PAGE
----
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Exit Wounds

movie reviewvideo review out of 4

All-Reviews.com Movie Review: Exit Wounds

Starring: Steven Seagal, DMX
Director: Andrzej Bartkowiak
Rated: R
RunTime: 95 Minutes
Release Date: March 2001
Genre: Action


*Also starring: Tom Arnold, Isaiah Washington, Anthony Anderson, Michael Jai White, Bill Duke, Jill Hennessy, David Vadim



Review by Dustin Putman
1½ stars out of 4

Steven Seagal's face must be crazy-glued, or something. That is the one overwhelming thought that plagued me throughout "Exit Wounds," his first big-screen motion picture since 1997's "Fire Down Below." In every single shot of Seagal, he has the same brooding facial expression, as if he has been constipated for the last week. Either the look on his face has been permanently molded and glued down, or he should seriously consider flexing the muscles a little more. It wouldn't hurt to take some acting lessons while he's at it.

Seagal may be a mannequin who coasts through the 103-minute duration, but his annoying presence isn't the only problem this generic actioner has. "Exit Wounds" is a cliched journey through incomprehensible storytelling, fast-paced car chases, violent shoot-outs, a speech on the importance of gun safety, and everything else you would expect from a "Steven Seagal movie." On that level, the film delivers for his die-hard fans, but does he really have enough to warrant its dubious existence? Probably not.

Because "Exit Wounds" painstakingly keeps its mid-story plot twists under wraps (all of which can be seen ten miles ahead by any viewer with an IQ over -3), much of the picture has no story at all. What can be said is that Seagal plays Detroit detective Orin Boyd, a hot-tempered character who is fired and relocated to the infamous Precinct 15 after an unprofessional, irresponsible job at saving the Vice President's life during an assassination attempt. Saddled, at first, with the embarrassing job of directing traffic, Boyd soon catches wind of a planned drug deal that leads him to Latrell Walker (DMX), a mysteriously wealthy, young man whose brother is in prison. Latrell may not be the bad guy he seems, however, and some of Boyd's fellow cops at the precinct may not be as honorable as they appear.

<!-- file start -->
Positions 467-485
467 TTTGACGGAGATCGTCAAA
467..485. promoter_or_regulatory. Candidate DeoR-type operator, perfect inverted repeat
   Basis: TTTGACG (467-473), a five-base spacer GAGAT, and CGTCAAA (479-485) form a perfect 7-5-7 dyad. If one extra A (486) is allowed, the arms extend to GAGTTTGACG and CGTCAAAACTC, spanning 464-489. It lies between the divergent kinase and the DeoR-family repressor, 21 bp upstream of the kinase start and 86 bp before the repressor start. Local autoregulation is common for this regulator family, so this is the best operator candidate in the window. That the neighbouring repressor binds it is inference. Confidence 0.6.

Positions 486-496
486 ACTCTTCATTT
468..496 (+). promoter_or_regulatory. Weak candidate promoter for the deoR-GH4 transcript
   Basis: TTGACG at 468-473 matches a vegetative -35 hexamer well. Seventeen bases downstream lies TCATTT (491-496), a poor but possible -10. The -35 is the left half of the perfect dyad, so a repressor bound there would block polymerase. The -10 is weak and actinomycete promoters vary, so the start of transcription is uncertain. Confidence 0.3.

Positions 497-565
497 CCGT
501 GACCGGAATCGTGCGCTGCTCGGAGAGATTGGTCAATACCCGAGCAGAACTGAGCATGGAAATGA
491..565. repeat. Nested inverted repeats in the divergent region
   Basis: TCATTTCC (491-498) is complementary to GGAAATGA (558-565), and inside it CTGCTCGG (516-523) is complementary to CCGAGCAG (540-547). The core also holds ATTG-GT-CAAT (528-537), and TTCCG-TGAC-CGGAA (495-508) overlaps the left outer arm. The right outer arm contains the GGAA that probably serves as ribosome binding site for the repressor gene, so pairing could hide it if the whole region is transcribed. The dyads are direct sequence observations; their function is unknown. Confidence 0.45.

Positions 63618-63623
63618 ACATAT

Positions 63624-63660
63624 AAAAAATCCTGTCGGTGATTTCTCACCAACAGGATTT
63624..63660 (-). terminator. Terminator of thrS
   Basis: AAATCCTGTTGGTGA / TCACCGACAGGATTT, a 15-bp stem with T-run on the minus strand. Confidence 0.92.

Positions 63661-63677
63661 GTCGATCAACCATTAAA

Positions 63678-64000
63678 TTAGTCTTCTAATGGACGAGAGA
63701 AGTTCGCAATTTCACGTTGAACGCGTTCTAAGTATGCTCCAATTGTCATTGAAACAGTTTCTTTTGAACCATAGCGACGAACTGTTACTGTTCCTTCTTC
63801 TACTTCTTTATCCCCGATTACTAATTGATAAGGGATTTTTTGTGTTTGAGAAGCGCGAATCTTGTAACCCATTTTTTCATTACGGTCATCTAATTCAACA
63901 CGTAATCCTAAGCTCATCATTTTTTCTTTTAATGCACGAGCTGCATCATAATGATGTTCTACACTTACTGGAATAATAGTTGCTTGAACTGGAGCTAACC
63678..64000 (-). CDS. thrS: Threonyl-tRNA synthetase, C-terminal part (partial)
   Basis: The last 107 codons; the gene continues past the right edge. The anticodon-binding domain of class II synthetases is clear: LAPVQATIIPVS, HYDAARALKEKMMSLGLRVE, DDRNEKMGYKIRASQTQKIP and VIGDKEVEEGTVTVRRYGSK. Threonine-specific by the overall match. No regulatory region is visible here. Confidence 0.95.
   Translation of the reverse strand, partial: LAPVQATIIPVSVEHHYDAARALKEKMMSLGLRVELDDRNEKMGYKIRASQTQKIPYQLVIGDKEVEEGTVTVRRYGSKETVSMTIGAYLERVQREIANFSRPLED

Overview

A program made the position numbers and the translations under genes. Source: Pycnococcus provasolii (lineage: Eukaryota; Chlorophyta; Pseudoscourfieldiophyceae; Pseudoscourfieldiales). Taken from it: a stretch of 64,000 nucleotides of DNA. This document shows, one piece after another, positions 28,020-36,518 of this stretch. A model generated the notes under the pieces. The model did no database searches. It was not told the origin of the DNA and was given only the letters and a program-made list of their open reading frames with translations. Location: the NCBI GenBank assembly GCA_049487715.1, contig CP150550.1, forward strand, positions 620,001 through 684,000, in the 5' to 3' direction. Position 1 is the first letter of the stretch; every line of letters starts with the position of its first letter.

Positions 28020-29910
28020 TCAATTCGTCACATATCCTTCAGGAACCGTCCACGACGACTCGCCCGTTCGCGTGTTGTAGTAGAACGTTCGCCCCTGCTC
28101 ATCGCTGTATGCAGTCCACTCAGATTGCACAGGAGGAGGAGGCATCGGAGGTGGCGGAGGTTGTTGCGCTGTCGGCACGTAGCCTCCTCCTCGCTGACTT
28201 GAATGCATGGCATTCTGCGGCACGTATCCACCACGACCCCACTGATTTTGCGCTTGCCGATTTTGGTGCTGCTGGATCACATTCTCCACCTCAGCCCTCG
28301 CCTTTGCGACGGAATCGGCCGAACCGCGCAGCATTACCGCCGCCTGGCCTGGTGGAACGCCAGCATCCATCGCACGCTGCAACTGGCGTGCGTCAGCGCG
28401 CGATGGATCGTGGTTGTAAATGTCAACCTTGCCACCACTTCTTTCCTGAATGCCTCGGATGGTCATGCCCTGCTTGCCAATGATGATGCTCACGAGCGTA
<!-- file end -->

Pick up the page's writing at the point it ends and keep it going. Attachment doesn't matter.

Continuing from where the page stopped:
"Exit Wounds," laughably based on an actual novel by John Westermann, and directed with mild aplomb by Andrzej Bartkowiak, has little to offer in the way of substance and characters worth caring about, but does manage to fire off a few exciting sequences. While not what one would exactly call "action-packed," there are several scenes that are edited and directed with such energy (including a slam-bang car chase), it's a shame the rest of the movie is so very bad.

Recording artist DMX (2000's "Romeo Must Die") is in every way a perfect match for Steven Seagal, in that he sleepwalks through a part without showing the slightest alteration on his emotion and facial expression. Better is Anthony Anderson (2000's "Me, Myself, & Irene"), a funny, charismatic rising star who, here, plays Latrell's buddy and the owner of a strip club. In the future, he should turn his back on weak material such as this. Other supporting players include Isaiah Washington (1999's "True Crime"), as Seagal's partner at the 15th Precinct; Jill Hennessy (2000's "Autumn in New York"), beautiful, but wasted, as Seagal's superior; Eva Mendes (2000's "Urban Legends: Final Cut"), even more beautiful, and even more wasted; and Tom Arnold (2000's "Shriek If You Know What I Did Last Friday the 13th"), grating as a morning talk show host whom Boyd meets at an Anger Management class.

The screenplay, by Ed Horowitz and Richard D'Ovidio, is a strictly cut-and-paste job that shows up to lay out the basic groundwork, and then makes way for more blasting guns than I've seen within a two-hour radius since the last John Woo opus. What "Exit Wounds" ultimately never escapes is its low-rent, unpolished feel--a position that fails to give the film any credibility. It's a stupid action pic made exclusively for those select people whose ability to stay awake during a movie is judged by how frequently an explosion occurs.

Copyright 2001 Dustin Putman

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